Donna Marie Giordano

Donna Marie Giordano
World Trade Center

Family Friends


Donna Marie Giordano liked to go to Bon Jovi concerts with her son, Michael. "Bon Jovi was her second love," he said. But the Giordanos' common interests went beyond music. "We would drive to the mountains and go hiking. Or go out to dinner," Mr. Giordano said. "We did everything together. We were more like brother and sister."

Ms. Giordano, 44 and divorced, liked having her family nearby. An insurance syndicator for the Aon Corporation in 2 World Trade Center, she had gotten jobs for her son and her sister, Elaine Barrett, at the company. Though they were in the building on Sept. 11, Mrs. Barrett and Mr. Giordano escaped.

Generous and warm, Ms. Giordano could also be single-minded. "She made everything she became interested in a priority," her son said.

One priority was raising money for charity. On Sept. 7, Ms. Giordano helped organize an event to benefit Urban Pathways, a program for the homeless, at a bar near her office. As usually happened when Ms. Giordano got involved, she had persuaded executives at Aon to show up. That night, they raised $2,500.

Profile published in THE NEW YORK TIMES on December 16, 2001.


Donna Giordano, 44, work and music fan



Donna Giordano, a big fan of popular music, especially enjoyed the work of Jon Bon Jovi.

So when the New Jersey rocker played Giants Stadium this past summer, Ms. Giordano leapt at a chance to go.

"She liked his music before, but after the concert even more," said her sister, Elaine Barrett of Rahway. "That's all she talked about for several weeks."

Barrett told the story as she recalled the life of Ms. Giordano, who died in the Sept. 11 attack on the World Trade Center. Ms. Giordano, 44, lived in the Parlin section of Sayreville.

An insurance broker with Aon Corp. for nearly three years, she worked on the 100th floor of the South Tower. After the first airliner struck, she ran down a stairway to the 78th floor, where she got into an elevator, a company official told Barrett. She said Ms. Giordano was trapped in the elevator when the second plane struck.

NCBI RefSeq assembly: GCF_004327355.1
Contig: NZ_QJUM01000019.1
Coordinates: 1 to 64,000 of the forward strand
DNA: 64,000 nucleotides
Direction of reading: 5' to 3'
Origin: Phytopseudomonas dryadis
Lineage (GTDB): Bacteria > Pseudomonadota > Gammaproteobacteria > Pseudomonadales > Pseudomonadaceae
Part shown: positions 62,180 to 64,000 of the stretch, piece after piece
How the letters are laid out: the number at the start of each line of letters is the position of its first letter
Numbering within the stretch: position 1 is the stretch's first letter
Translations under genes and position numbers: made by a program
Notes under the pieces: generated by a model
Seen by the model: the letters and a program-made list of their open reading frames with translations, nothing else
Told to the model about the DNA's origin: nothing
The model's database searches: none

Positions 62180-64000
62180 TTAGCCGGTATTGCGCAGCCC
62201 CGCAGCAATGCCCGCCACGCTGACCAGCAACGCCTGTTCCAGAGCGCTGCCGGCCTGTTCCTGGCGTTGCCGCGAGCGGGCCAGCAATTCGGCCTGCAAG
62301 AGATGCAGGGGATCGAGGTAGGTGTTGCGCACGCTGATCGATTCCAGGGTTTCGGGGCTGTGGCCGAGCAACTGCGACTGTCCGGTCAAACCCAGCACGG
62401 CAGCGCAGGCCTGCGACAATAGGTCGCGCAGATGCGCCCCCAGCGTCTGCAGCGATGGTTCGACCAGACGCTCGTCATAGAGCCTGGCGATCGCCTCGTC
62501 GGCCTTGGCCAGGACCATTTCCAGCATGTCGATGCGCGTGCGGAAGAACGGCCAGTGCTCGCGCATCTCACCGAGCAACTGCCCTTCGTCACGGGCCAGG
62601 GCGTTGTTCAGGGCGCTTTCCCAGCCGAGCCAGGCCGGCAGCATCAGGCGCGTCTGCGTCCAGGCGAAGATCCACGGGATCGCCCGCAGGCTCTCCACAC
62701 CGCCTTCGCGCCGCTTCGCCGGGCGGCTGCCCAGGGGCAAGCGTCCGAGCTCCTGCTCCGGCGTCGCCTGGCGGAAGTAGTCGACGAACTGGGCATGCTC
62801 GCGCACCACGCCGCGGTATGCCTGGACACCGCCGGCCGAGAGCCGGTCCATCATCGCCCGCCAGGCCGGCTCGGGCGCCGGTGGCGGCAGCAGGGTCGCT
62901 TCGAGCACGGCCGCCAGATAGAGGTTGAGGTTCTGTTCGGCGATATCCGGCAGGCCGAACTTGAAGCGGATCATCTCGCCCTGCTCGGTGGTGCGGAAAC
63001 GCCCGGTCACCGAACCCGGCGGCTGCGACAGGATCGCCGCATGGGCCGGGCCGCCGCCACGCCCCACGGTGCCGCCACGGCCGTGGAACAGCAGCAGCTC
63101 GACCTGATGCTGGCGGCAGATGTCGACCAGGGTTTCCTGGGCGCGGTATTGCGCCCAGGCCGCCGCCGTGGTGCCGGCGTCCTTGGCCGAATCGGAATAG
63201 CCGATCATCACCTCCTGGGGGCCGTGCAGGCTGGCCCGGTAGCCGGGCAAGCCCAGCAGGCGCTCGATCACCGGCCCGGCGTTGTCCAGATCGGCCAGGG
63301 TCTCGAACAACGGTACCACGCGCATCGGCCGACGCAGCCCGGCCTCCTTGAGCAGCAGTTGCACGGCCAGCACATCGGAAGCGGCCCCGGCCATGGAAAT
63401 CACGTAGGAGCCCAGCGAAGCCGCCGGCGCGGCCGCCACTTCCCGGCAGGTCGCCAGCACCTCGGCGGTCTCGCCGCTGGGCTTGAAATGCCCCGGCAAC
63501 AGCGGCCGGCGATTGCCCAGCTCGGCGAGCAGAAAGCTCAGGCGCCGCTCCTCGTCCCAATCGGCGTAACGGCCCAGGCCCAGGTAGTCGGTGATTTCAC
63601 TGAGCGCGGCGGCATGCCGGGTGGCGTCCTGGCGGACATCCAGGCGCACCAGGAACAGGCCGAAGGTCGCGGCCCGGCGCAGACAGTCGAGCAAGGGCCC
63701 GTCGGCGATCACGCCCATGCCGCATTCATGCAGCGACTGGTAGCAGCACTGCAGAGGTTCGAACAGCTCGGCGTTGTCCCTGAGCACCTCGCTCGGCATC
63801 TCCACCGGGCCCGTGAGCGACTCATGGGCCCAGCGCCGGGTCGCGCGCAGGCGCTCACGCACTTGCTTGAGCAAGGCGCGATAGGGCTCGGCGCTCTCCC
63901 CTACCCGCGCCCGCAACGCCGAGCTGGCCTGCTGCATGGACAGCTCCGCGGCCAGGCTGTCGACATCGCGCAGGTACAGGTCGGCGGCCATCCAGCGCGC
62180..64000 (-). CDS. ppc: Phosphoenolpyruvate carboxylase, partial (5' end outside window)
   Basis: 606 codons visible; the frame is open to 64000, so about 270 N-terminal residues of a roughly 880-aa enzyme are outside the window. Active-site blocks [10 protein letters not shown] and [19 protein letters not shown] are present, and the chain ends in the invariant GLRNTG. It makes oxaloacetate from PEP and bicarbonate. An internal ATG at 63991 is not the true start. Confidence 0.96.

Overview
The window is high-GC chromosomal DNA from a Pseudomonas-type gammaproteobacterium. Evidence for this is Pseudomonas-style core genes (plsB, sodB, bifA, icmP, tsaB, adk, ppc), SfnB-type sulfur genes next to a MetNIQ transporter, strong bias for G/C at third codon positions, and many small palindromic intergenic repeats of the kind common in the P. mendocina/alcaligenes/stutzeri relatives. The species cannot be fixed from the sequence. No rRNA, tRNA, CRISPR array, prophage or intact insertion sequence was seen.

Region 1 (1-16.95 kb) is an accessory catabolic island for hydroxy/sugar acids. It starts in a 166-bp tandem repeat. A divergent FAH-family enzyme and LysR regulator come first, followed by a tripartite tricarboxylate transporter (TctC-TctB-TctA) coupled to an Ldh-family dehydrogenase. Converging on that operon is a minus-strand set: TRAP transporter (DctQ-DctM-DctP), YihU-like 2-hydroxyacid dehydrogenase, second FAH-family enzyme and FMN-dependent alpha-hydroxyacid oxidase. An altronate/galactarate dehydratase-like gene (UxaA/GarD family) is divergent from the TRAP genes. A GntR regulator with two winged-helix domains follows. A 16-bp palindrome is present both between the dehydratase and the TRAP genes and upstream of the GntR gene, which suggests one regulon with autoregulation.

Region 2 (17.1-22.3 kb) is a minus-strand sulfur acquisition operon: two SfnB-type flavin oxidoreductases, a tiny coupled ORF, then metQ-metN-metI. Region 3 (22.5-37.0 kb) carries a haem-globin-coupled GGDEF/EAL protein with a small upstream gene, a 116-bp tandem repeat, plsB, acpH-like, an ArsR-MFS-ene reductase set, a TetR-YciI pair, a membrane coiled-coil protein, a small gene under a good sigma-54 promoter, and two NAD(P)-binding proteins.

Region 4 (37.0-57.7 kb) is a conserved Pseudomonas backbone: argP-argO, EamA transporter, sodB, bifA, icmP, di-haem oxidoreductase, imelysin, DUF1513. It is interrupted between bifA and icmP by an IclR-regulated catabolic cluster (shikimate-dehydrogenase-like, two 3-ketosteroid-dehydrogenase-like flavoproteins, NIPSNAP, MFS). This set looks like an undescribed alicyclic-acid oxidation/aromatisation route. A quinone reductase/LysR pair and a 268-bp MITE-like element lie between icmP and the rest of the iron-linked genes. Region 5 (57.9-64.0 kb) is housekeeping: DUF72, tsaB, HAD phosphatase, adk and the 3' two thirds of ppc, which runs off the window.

"She loved her work," said Barrett, who is employed by the same firm. "She would constantly work overtime, came in early. She loved her clients, and made sure they were taken care of."

Although she was not scheduled to arrive at work until 9 a.m., Sept. 11 was the day of the New York primary. Ms. Giordano went in early to avoid the morning commuter rush, her sister said.

Ms. Giordano's son, Michael, 19, of Parlin and her sister also work at Aon and were on the 92nd floor. Michael Giordano took an elevator and Barrett rushed down the stairs to safety before the building collapsed, Barrett said.

Born in Kearny, Ms. Giordano was raised in Bloomfield and graduated from Bloomfield High School in 1975. She learned the insurance business through hands-on experience.

She lived in Parlin for the past four years, after moving from the Fords section of Woodbridge.

In addition to her son and her sister, Ms. Giordano is survived by her parents, Domenick and Jessie D'Ambola of Toms River.

A memorial service will be held from 2 to 5 p.m. next Sunday at LaMonica Memorial Home, 299 Bloomfield Ave. There will be a prayer service at the memorial home at 4:30 p.m.

A celebration of her life will continue at the Vesuvius Restaurant, 501 Bloomfield Ave., Newark, from 6 to 8 p.m.

In lieu of flowers, donations should be made to a trust fund for Michael Giordano by contacting J.P. Morgan Chase, Attention: Patricia Vicente, 1 Chase Manhattan Plaza, New York, N.Y. 10005.

Profile by George Berkin published in THE STAR-LEDGER.




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